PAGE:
These little micro aggressions just teach and instill a sense of worthlessness. We need to stop them.

micro aggressions

the kid: spiders

A few days ago the kid came into my room and said “Daddy, get the monsters.” When I asked what monsters she said “The fires.”

For some reason when she says spiders it comes out as fires. We’re always hearing “fire, fire” and honestly I don’t know which is scarier.

At some point she decided that she couldn’t sleep until all the spiderwebs were gone. “Where’s the broom? Let me get it.” I smacked at everything she pointed at with the broom and she yelled “get ’em get’ em” at any hapless spider trying to run away. Devil child.

the kid: spiders

100 Words

I am going to try and write quick 100 or so word posts about whatever comes to mind. Before I’ve approached blogging in a way where everything has to be longform with research and links and as such have rarely written or posted anything. Longform blogging is daunting. Instead I am going to attempt a goal of 100 words about whatever topic pops into my head. Just a way to get something written down about how I feel or what I think. Too many of my posts are stuck in draft form and will never see the light of day.

100 Words

What I Learned From Rick and Morty

My mother wrinkles her nose at me in disappointment whenever I mention that I watch cartoons. I was raised on PBS and books. I didn’t see Looney Toons until I was far too old for them. In her mind cartoons still means Saturday morning and for kids only.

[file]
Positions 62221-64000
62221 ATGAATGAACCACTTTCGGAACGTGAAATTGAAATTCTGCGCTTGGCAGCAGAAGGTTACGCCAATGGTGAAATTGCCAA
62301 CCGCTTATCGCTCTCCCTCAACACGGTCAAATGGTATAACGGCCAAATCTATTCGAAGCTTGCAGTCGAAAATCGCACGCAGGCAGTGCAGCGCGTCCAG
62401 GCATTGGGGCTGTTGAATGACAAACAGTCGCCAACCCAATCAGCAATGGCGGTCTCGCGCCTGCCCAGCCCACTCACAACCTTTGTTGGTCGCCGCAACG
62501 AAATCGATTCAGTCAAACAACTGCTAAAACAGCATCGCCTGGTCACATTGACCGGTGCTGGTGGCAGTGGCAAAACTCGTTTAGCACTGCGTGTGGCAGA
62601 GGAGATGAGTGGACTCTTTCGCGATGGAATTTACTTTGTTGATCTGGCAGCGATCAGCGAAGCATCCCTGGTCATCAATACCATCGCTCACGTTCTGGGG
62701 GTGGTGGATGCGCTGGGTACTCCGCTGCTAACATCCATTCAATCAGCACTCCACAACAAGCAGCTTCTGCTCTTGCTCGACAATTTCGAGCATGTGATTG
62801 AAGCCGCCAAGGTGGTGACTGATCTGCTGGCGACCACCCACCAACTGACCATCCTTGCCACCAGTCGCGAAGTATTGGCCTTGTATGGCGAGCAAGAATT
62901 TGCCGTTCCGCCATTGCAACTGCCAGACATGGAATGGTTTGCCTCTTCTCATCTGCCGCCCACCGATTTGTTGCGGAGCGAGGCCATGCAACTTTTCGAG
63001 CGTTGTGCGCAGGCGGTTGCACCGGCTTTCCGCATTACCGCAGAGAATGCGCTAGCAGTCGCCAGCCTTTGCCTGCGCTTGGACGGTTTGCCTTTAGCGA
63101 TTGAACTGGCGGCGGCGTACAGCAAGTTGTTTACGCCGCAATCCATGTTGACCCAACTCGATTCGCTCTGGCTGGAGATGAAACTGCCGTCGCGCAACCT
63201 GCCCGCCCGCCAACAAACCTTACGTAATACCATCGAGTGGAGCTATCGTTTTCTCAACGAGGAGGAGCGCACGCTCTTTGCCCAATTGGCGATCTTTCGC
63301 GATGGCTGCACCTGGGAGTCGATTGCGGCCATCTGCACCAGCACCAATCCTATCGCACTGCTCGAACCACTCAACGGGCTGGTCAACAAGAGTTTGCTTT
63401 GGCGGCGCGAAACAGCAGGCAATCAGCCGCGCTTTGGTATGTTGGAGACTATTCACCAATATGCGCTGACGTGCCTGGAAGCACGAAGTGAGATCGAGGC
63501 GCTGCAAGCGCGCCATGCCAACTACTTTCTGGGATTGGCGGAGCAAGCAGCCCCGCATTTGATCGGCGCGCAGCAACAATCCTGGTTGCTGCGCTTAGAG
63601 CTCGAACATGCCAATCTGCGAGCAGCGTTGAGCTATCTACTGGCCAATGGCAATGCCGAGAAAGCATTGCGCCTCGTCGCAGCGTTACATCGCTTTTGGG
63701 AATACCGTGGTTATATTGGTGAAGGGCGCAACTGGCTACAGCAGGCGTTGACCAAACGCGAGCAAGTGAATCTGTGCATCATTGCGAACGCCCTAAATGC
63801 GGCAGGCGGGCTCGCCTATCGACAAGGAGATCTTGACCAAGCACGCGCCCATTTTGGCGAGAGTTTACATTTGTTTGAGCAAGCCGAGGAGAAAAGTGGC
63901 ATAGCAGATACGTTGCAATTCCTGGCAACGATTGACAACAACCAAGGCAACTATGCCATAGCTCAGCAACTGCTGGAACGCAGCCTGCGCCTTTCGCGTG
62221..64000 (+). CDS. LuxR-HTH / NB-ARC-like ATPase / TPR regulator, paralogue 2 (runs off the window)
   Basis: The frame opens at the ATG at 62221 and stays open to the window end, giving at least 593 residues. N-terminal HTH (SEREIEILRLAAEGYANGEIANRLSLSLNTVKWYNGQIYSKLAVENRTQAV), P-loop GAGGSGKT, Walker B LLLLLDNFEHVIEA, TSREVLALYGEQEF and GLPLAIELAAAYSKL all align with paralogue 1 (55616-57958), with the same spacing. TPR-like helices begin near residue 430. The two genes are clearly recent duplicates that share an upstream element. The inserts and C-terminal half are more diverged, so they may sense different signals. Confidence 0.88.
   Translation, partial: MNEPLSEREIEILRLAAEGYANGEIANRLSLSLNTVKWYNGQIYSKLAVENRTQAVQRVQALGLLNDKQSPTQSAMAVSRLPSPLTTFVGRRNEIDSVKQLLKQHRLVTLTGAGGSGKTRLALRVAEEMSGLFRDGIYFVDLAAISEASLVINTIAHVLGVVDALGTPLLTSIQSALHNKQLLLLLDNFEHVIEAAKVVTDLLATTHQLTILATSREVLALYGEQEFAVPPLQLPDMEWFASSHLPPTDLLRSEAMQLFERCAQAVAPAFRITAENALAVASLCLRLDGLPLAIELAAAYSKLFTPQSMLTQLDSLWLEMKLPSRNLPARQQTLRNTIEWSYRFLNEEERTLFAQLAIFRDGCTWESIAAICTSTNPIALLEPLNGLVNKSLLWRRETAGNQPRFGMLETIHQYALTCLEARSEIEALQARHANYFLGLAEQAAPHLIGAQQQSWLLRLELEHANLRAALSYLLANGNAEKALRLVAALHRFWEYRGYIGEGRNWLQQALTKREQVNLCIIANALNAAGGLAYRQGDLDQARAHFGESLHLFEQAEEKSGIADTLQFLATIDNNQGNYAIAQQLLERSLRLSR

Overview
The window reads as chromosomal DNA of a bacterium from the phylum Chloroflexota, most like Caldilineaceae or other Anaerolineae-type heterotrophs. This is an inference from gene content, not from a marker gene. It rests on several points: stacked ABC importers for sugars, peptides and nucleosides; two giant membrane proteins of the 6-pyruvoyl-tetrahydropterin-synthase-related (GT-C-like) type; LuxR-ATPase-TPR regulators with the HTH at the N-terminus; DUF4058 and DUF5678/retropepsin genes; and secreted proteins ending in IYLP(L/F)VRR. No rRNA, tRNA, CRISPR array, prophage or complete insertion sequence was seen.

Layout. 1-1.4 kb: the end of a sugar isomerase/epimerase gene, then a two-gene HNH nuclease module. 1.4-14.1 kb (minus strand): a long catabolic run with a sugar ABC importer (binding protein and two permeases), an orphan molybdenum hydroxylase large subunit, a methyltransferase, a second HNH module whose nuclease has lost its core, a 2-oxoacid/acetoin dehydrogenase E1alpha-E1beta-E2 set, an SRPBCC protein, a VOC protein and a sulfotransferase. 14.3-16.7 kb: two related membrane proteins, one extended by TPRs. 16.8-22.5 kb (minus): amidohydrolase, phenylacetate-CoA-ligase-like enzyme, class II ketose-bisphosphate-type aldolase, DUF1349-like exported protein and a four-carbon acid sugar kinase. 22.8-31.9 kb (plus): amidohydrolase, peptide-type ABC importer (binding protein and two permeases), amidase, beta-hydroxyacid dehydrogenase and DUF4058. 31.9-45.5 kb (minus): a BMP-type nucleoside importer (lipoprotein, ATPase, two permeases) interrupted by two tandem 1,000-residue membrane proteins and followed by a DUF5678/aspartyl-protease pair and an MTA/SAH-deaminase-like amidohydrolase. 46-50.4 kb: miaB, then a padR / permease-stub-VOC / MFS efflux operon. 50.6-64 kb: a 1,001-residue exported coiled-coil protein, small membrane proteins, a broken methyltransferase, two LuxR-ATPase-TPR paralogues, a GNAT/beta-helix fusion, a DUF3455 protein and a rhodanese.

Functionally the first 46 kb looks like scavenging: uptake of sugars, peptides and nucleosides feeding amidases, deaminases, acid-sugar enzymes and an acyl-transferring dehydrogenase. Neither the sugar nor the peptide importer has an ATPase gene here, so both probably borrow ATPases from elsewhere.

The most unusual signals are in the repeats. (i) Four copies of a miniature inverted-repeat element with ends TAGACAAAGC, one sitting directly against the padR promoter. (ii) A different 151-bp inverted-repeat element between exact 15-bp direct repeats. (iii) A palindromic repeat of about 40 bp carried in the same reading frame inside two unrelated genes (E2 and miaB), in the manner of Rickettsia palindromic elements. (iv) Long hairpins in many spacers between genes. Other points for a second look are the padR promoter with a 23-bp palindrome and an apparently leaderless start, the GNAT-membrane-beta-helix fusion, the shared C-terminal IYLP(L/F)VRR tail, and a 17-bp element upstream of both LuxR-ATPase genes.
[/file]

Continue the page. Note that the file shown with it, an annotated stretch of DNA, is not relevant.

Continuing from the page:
The Simpsons changed that idea, South Park defied it and Family Guy did away with it completely. Japan has known this for years. There’s a whole subgenre of animation geared towards adults. Adult Swim on the Cartoon Network has a plethora of short, bizarre, poorly drawn animation that only bores children with dialogue and absurdity.

Rick and Morty is one of these shows. The animation is not awful, very stylistic and relatively normal. It’s co-created by Dan Harmon of Community fame. I think that is very important to note.

I am not going to list all the jokes I liked or outline the plot. These things make Rick and Morty what it is but for me there is one story line that struck me so profoundly that it almost feels like it was written for me.

Rick is a mad scientist of the highest order and his experiments are usually quite successful but due to a serious of poor decisions (and motivations) he ends up destroying the world as we know it. Instead of being able to fix it and make everything okay he ports himself and his grandson Morty to a parallel universe in which their counterparts, Alternate Rick and Alternate Morty, have just been gruesomely killed in a botched experiment. Morty is rightly horrified but Rick shrugs it off as just a part of life.